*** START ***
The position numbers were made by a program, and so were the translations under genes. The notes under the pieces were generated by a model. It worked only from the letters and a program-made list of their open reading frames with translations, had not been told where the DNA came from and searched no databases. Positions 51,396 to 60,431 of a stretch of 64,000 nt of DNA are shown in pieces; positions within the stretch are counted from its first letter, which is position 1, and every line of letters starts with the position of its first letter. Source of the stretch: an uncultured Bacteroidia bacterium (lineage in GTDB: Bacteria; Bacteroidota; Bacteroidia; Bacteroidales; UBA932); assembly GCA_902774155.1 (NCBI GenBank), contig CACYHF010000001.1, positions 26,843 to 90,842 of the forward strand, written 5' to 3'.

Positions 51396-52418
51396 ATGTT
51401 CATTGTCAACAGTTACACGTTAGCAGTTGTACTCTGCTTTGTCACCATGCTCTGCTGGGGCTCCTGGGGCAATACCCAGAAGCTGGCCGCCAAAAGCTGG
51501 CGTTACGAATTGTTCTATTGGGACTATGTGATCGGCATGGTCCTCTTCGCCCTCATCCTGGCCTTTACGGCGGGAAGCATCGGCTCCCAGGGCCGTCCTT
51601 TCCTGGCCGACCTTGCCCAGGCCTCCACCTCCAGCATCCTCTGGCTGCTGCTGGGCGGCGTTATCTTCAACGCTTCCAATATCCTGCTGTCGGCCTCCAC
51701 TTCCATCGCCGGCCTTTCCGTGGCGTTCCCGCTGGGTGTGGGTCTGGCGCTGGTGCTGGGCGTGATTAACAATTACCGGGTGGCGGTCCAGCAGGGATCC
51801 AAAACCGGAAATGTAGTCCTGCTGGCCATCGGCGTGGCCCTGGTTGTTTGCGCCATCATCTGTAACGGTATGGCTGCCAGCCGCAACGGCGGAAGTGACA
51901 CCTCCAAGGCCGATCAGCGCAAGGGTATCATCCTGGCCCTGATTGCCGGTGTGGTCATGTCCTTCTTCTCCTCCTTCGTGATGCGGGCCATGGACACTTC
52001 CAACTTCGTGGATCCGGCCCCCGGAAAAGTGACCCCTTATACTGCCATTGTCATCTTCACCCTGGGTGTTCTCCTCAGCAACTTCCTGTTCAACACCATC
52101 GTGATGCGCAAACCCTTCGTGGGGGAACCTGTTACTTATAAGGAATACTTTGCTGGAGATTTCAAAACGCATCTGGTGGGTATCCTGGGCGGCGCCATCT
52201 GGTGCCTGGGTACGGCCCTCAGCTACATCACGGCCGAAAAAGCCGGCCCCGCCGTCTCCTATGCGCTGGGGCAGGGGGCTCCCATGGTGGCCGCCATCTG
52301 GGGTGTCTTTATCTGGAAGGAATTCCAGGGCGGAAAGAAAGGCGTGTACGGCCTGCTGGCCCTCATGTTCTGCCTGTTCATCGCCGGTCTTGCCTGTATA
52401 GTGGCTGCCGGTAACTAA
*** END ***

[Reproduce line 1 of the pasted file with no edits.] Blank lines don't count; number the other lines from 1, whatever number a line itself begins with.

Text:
The position numbers were made by a program, and so were the translations under genes. The notes under the pieces were generated by a model. It worked only from the letters and a program-made list of their open reading frames with translations, had not been told where the DNA came from and searched no databases. Positions 51,396 to 60,431 of a stretch of 64,000 nt of DNA are shown in pieces; positions within the stretch are counted from its first letter, which is position 1, and every line of letters starts with the position of its first letter. Source of the stretch: an uncultured Bacteroidia bacterium (lineage in GTDB: Bacteria; Bacteroidota; Bacteroidia; Bacteroidales; UBA932); assembly GCA_902774155.1 (NCBI GenBank), contig CACYHF010000001.1, positions 26,843 to 90,842 of the forward strand, written 5' to 3'.